A Look at America’s Newest Generation of Fighting Men and Women

Name: Spc. Jeffrey Braddy

Unit: 111th Quartermaster Company, 530th Combat Sustainment Support Battalion (attached to the 506th QM Co.)

MOS: 92G – food service specialist

Time in Service: six years

Age: 27

Hometown: Winston-Salem, N.C.

Family: wife, Zaina; dogs, Kuzco, Melina and Pacha

Pastimes: “I mainly spend time with my wife watching movies at home or walking the dogs.”

How you would describe yourself: “I perceive myself to be an outstanding Soldier, and I do everything I can possibly do to support the mission.”

Biggest regret: “Not finishing college; not getting the degree that I wanted. That’s my biggest setback, my only setback, something I’m going to do something about very soon.”

The person you most admire: “My uncle, Jonathan Lester Braddy. Even though he did a lot of things wrong in his life, he still stuck by me; did a better job of raising me than my father.”

What was your childhood like growing up? “I’ve really moved all over the place. I’ve lived in Kernville (N.C.), I‘ve lived in Winston-Salem (N.C.), Richmond, Millersville, Ga., Macon, Ga., Augusta. My parents were in the nursing field.”

One life-changing event: “When I met my wife. We’ve been married six years. The day I saw her for the first time, I proposed to her. We’ve been married ever since.”

Why did you join the Army?: “I joined for the medical benefits and the experience.”

Would you consider yourself a careerist?: “Yes, I’m trying to stay 20 years.”

Describe a typical day as a food service specialist: “My job is repair and utilities. My typical day starts at about 5 a.m. I’m come in and get a vehicle, fix whatever piece of equipment that needs to be fixed in the dining facility and check on the status of work orders at DPW. I drive to the Self-Help Center to pick up items, I go to Food Installation to make sure they don’t have anything for us to pick up. Sometimes we drive to Fort Pickett to pick up excess food. That’s my typical day. I’ll finish about 3 p.m., if I don’t stay late.”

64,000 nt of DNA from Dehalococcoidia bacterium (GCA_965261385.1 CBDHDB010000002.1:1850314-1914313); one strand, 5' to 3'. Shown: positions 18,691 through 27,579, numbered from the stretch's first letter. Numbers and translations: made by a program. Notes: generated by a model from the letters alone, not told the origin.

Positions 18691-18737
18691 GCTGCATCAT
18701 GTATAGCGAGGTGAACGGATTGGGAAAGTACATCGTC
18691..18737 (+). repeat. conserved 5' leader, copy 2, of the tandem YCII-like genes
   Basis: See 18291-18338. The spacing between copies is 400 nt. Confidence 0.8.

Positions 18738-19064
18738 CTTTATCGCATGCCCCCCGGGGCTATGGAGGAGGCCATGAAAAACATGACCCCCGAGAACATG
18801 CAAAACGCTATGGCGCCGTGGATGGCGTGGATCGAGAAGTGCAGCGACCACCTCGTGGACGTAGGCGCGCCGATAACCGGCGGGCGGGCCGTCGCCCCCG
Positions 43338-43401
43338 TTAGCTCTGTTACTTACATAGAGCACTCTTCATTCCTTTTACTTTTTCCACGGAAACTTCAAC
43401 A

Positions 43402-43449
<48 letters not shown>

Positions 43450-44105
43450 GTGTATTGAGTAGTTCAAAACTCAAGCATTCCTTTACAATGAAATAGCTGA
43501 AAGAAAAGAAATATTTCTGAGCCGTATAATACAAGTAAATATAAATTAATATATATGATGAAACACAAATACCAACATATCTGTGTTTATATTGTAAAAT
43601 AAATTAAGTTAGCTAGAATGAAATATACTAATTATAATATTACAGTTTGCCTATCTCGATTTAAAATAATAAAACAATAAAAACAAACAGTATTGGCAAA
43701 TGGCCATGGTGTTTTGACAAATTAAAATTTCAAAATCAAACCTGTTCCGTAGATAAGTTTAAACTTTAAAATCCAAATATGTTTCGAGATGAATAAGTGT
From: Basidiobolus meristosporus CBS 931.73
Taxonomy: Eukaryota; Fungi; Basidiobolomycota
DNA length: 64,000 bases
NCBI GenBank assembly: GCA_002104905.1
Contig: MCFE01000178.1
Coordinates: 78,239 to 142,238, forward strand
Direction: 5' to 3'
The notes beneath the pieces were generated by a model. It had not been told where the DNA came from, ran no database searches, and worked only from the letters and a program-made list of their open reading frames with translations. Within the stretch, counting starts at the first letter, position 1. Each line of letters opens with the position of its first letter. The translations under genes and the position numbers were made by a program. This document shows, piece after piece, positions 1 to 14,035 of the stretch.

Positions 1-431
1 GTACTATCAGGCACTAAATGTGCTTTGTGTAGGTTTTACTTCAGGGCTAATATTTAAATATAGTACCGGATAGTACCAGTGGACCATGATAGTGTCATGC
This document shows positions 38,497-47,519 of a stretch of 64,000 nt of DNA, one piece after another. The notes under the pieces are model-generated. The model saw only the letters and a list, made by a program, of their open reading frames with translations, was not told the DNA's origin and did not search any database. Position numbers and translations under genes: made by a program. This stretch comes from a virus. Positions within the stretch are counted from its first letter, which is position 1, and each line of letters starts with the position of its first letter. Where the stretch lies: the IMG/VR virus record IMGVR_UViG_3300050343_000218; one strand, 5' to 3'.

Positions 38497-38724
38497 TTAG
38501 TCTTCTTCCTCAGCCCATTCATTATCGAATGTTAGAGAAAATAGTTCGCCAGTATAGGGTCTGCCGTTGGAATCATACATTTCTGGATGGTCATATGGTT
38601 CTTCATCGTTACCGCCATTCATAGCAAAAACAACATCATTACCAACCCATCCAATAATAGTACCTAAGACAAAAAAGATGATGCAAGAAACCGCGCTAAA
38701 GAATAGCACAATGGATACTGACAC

Have you been deployed: “Yes, twice with the 1st Cavalry Division to Iraq.”

What do you know now that you didn’t know before your deployment?: “That the Iraqi people are very nice. Now, you do have some who are shady individuals, but that’s in any culture you find. For the most part of what I saw of the Iraqi people, they are good-natured, good-hearted; they could have maybe one chunk of meat but they will ask you to sit down and break bread with them.”

The best thing about the Army: “The different diversities of the people that you meet. You meet all types of people, and I think it’s amazing to work with people of different cultures within one organization.

What does it really take to be successful as a Soldier?: “You’ve got to have the mind-set when you come in the Army that you will give it your all, that you’re going to do your best, that you’re not going to wimp out.”

What are your goals?: “Get promoted, go to college and retire.”

What does it mean to you to be a leader: “For Soldiers to look at me and say either ‘I want to be like him’ or ‘I want strive to be better than him.’ That would be my goal as a leader. I want Soldiers to exceed my standards and be better than I am.”

What is the most important Army Value?: “Integrity. We all need integrity. When you give someone your word, that’s integrity. If you break that word and tell someone that you’re going to do something and then don’t do it, that’s breaking your word and I won’t trust you.”

Final thoughts: “If you’re in the military, do what you have to do to further your career.”